FILM: “The Amazing Spiderman”

Review by Pete Mason

“The Amazing Spiderman” is a reboot done only five years after the last installment of Sam Raimi’s Tobey Maguire/Kirsten Dunst trilogy, but it has more action and passion behind the story, rather than the slow-bleed drama that was present throughout the last series. The story and effects of that trilogy were good, but “The Amazing Spiderman” steps it up a notch with a fast-paced telling of Spiderman’s background, adding a twist to the crime fighter’s history and presenting a long-term plot to span a trilogy: What really happened to Peter Parker’s parents, who left in the middle of the night after a break-in?

Living with his Uncle Ben and Aunt May (Martin Sheen and Sally Field playing the roles with perfection), Parker (Andrew Garfield) is gifted and intelligent, but bullied in school. When he stumbles upon a cross-species genetics program harnessing the power of spider webbing, he gets bit (spoiler!) and has his senses enhanced, although the webbing is an exterior invention this time around. He’s less mutant and more superhero, ala Iron Man and Captain America, both of whom are part of “The Avengers,” of which Spiderman is also a tangential part.

Becoming Spiderman in a flash-bang sequence, Parker seeks to stop Dr. Curt Conner (Ryhs Ifans) who has used a lizard DNA formula to regrow his left arm. Working for OSCORP (namesake of Norman Osborn, aka the Green Goblin, one of many recurring themes from the last Spiderman series), Conner presses forward to regrow a limb but becomes a nine-foot tall lizard in the process. Picture a pseudo-Velociraptor with a British accent in very detailed CGI, intimidating in every scene – especially in close-ups – as this maddened scientist takes a highly dangerous twist in his research.

Andrew Garfield (“The Social Network”) is convincing as Spiderman, more conflicted and more expressive than Maguire, who internalized a lot of Peter Parker’s struggles with voice-overs and asides, while Garfield projects outward and adds to the action, tension and surprises in the film. Love interest Gwen Stacy is played much better this time by Emma Stone, who takes a liking to Parker, showing that even the geeks can get the hot girls, especially when the hot girls are geeks, too. Her father, Police Captain Stacy is played by Denis Leary, who adds a level of seriousness and conflict, promoted into the role roughly 10 years after his last cop show, “The Job.”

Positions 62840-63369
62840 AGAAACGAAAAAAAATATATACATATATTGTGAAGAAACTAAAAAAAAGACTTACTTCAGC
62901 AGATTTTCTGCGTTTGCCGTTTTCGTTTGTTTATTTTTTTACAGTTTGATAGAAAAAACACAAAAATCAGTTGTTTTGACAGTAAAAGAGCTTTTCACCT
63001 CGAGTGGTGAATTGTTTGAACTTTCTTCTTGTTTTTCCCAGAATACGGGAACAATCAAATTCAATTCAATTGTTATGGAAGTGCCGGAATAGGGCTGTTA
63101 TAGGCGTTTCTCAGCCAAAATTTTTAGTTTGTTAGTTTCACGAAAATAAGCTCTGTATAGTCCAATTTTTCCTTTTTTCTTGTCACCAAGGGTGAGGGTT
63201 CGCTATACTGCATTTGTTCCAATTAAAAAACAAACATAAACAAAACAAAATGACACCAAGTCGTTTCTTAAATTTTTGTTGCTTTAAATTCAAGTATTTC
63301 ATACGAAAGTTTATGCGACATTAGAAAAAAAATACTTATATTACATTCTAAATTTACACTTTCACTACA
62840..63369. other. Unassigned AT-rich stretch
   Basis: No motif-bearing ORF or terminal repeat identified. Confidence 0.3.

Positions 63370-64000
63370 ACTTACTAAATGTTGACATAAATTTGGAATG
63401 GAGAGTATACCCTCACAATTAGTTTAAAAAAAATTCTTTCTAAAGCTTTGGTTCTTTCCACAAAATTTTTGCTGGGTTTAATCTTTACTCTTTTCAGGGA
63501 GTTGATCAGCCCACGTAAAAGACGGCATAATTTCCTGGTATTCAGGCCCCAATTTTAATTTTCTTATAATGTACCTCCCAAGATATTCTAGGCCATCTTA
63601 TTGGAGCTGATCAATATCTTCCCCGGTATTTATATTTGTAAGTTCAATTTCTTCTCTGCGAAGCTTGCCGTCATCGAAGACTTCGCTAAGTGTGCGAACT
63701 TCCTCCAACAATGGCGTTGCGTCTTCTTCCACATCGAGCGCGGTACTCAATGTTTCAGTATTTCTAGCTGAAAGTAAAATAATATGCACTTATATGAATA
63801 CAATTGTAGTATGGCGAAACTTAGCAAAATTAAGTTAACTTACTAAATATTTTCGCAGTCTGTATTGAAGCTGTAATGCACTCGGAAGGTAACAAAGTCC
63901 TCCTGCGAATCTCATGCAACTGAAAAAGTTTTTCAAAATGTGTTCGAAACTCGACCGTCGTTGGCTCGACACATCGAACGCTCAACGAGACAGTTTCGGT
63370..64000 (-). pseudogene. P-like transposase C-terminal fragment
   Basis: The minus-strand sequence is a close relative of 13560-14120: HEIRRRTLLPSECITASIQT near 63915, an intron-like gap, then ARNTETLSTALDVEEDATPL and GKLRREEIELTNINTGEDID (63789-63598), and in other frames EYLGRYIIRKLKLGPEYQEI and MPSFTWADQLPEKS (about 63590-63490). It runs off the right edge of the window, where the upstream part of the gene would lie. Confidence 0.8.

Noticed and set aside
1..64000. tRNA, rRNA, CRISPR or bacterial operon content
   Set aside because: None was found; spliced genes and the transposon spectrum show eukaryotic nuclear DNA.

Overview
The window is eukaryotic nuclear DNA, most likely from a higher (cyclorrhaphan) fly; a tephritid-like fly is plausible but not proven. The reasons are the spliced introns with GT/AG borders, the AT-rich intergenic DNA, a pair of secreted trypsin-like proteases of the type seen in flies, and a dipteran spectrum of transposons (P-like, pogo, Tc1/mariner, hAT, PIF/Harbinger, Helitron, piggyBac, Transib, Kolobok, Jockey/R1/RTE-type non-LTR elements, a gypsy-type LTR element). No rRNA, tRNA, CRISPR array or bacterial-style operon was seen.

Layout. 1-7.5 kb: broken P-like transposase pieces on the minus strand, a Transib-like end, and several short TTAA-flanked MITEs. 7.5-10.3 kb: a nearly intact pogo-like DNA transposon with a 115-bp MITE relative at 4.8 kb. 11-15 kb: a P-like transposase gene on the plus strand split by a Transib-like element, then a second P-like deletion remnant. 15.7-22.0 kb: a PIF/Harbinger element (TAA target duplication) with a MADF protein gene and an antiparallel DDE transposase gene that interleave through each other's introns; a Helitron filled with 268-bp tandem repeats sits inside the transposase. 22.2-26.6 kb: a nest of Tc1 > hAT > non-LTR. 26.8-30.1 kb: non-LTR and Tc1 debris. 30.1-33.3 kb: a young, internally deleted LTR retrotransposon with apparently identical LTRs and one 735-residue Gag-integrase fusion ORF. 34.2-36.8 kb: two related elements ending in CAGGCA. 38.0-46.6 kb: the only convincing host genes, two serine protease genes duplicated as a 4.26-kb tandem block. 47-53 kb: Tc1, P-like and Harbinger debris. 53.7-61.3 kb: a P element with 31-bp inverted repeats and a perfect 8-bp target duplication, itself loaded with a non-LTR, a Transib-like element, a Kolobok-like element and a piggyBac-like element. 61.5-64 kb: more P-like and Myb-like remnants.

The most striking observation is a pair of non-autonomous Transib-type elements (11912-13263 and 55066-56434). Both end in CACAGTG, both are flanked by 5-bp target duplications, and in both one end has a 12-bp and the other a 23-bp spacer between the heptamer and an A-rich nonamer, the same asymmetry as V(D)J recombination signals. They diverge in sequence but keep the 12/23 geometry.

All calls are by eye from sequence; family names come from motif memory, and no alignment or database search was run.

Overall the film has great effects, a great story and fast-paced action that leads to a very good movie experience. Even if you just saw the last trilogy, it’s worth seeing this start to the next trio of films, because reboots done shortly after the end of a series tend to take the film into new territories (ala “X-Men: First Class”). Creator Stan Lee, of course, has a great (and deserved) cameo once again, a highlight of the film that exuded laughter from all the die-hard fans in the audience at the midnight showing. And although it should be common sense by now, stay a few minutes into the credits for an extra scene that alludes to a darker plot surrounding the disappearance of Peter’s parents.

“The Amazing Spiderman” is rated PG-13 for violence and mild language. The movie runs 2 hours and 17 minutes and is best viewed in 3D. In IMAX, it didn’t have the same WOW effect as “The Avengers” and “Prometheus,” so my suggestion is to opt for 3D.


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